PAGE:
4 principles of responsible tax
Fair tax systems are vital to enhancing public trust and to achieve a modern, sustainable and inclusive economy. Currently, the world is focused on the environmental and social consequences of what businesses do and are calling organisations to respond in a way that demonstrates positive impact. Tax reporting is an area that brings elements of environmental, social and governance (ESG) performance to life, with leaders preparing for a more transparent tax world. Tax transparency is a topic that has seen rapid change in recent years and recent scandals have highlighted the need to retain public and stakeholder trust. Simply Sustainable have a strong focus on addressing the most complex issues and opportunities our clients face. By combining our expertise and commercial mindset, we work to achieve your business goals.
Simply put, to stay competitive in the market, businesses must respond to the increased focused on tax strategies, policies, reporting and risk management in connection with responsible investment. Our approach is underpinned by these four principles:
It is important to know that tax lies within both ‘S’ and ‘G’ of ESG. So, what is the most effective way the tax function of a company be managed and governed that upholds social and moral values?
Corporate tax is becoming a reputational risk that companies must consider and is a means for stakeholders to evaluate if companies are paying their ‘fair share.’ This impact is seen on a local and international scale, with “unfair tax” depriving the low and medium Human Development Index countries of an estimated $100 billion per year.3 To follow through with good governance, a company must follow the general business and human rights logic and hold social and economic rights as a key obligation to operations. This means putting in place the right policies and processes to assess the impact of a company’s behaviours and minimise the potential harm done by irresponsible tax behaviour. These should all be measured for effective due diligence and robust impact assessments.
Taking a responsible approach to tax means that a company is open, progressive and considers all stakeholder interests – including taxpayers, communities, governments, lenders and the financial community.1 So, understanding tax from a social perspective means questioning how much tax is being paid and where, and what are the global tax strategies being undertaken by companies?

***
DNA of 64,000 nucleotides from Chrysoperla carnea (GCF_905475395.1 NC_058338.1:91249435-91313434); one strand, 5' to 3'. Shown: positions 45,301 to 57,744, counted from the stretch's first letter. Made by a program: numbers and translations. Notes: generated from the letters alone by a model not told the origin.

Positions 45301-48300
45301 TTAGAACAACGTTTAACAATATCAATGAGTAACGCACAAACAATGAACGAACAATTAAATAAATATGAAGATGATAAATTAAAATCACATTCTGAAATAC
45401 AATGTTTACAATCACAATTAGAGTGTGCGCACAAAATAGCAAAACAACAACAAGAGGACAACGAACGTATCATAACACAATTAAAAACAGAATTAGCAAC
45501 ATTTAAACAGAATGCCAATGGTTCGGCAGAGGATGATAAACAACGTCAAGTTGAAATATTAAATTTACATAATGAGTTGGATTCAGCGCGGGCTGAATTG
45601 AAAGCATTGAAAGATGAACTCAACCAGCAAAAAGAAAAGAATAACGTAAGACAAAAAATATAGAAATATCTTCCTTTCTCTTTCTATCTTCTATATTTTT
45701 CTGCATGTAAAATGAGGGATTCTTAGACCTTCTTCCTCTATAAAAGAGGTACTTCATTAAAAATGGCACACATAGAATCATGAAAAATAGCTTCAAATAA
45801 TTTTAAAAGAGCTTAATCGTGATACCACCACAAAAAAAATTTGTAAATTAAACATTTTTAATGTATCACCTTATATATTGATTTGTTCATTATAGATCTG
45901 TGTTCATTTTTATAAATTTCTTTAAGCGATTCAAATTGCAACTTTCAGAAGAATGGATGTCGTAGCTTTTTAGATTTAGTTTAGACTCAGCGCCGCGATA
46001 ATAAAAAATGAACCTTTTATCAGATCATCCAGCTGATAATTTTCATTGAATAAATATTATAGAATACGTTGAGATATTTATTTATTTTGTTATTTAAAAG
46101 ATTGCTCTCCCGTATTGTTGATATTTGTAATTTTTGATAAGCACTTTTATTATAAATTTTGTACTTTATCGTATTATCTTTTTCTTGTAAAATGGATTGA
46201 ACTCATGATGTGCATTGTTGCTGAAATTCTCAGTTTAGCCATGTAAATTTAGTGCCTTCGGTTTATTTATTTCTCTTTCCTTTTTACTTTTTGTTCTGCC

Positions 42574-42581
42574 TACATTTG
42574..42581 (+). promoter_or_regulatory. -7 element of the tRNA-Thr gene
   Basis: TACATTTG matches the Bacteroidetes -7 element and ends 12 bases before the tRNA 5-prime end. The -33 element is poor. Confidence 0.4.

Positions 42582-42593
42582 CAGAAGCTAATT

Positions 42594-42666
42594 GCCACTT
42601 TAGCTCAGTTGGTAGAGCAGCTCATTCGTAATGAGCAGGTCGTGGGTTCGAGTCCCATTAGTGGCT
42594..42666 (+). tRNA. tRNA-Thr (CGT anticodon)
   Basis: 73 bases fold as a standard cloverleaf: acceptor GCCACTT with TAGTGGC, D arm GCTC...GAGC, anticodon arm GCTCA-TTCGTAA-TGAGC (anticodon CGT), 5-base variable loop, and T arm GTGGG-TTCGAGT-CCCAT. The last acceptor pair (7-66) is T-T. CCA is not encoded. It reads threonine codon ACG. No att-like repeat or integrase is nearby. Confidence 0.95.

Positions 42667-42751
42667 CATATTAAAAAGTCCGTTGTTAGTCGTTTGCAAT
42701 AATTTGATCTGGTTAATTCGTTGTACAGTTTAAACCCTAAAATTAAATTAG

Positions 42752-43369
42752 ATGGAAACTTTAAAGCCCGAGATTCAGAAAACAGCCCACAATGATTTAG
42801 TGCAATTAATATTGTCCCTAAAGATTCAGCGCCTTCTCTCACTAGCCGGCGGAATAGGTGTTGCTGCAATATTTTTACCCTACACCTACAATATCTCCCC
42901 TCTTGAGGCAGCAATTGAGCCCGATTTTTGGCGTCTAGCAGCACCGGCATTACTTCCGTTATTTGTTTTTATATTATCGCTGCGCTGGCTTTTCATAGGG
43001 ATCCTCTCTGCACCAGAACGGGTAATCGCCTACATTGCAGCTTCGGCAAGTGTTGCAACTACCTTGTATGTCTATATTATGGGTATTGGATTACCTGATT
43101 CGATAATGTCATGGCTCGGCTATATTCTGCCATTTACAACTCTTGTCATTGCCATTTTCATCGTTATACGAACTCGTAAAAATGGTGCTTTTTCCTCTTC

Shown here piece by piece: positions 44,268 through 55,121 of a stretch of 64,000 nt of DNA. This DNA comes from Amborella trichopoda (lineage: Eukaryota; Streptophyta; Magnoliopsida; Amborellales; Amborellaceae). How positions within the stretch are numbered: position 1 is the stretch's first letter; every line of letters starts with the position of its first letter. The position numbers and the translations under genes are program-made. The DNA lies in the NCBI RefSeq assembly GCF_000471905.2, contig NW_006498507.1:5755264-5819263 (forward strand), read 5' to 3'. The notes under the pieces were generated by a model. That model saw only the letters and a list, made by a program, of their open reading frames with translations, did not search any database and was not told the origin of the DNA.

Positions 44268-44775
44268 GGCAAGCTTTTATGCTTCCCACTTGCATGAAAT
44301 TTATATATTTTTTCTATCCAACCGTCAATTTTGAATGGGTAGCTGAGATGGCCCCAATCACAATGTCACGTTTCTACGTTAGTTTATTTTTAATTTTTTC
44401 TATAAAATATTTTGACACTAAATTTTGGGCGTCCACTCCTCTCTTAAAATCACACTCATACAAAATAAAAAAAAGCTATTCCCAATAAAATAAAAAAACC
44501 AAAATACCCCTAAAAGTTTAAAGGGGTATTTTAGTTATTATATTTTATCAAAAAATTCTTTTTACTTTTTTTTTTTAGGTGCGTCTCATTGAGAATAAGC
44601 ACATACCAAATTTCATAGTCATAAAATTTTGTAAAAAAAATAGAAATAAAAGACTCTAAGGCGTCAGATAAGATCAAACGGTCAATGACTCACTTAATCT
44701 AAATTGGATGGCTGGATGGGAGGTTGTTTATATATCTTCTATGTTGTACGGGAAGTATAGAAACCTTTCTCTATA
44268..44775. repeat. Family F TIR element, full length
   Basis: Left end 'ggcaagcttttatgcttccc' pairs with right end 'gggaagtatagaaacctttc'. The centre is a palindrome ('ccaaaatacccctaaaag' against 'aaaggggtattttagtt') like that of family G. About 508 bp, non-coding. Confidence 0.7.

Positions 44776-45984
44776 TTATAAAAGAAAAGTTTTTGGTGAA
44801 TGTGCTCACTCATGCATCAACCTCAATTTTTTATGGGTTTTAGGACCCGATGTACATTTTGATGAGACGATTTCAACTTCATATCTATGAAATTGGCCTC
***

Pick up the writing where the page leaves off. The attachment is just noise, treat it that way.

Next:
While pressure in different geographical regions varies, the consensus from the global stakeholder community is for companies to reflect on their contribution to society. Voluntary approaches included engaging with disclosures in Global Reporting Initiative (GRI)4, Fair Tax Mark accreditation, B Corp certification and the work done by Principles for Responsible Investment (PRI) such as the Engagement Guidance on Corporate Tax Responsibility and Investors’ Recommendations on Corporate Income Tax Disclosure.5
Companies will already be aware of mandatory requirements in certain regions and sectors. These include country by country reporting (CBCR) in the EU Accounting Directive, public country-by-country reporting (pCBCR) Directive, UK Tax Strategy Disclosures and Base Erosion and Profit Shifting Project (BEPS) for certain OECD countries.
Engagement with Tax Authorities
Even if a certain regions tax regulations are unchanging, a company may still be subject to stringent regulation by tax authorities. Tax authorities are taking a more proactive enforcement to reduce the exploitation of international tax frameworks. Need for transparency and better disclosure has been the focus for global bodies such as the World Federation of Exchanges – include tax transparency as ‘material ESG metric for reporting’; International Accounting Standards Board (IASB), International Financial Reporting Standards (IFRS) Foundation – work on independent standard-setting on tax disclosures; and the International Federation of Accountants (IFAC).5
Tax risk management
Tax-related risks extend beyond short-term earnings, so companies should be proactive to changes in their business environments to tax rules. This may include being aware of incentives the company may take advantage of, reputational and brand risk, societal risk from aggressive tax strategies and challenging complex strategies. In addition, a company should understand the potential impact on key stakeholders to understand any long-term risks.
How Simply Sustainable can assist
Many recommendations from all actor groups share the same difficulty: how to distinguish between acceptable and unacceptable tax practices. To address this, Simply Sustainable follow the above four principles to develop an approach for our clients that embraces responsible tax. Our goal is to arrive at the correct tax metrics to support the overall ESG goals to achieve commercial success and wider stakeholder buy-in.
2 Fair Tax. About us.
3 Oxfam. Endless corporate tax scandals.
4 GRI 207. Tax 2019.
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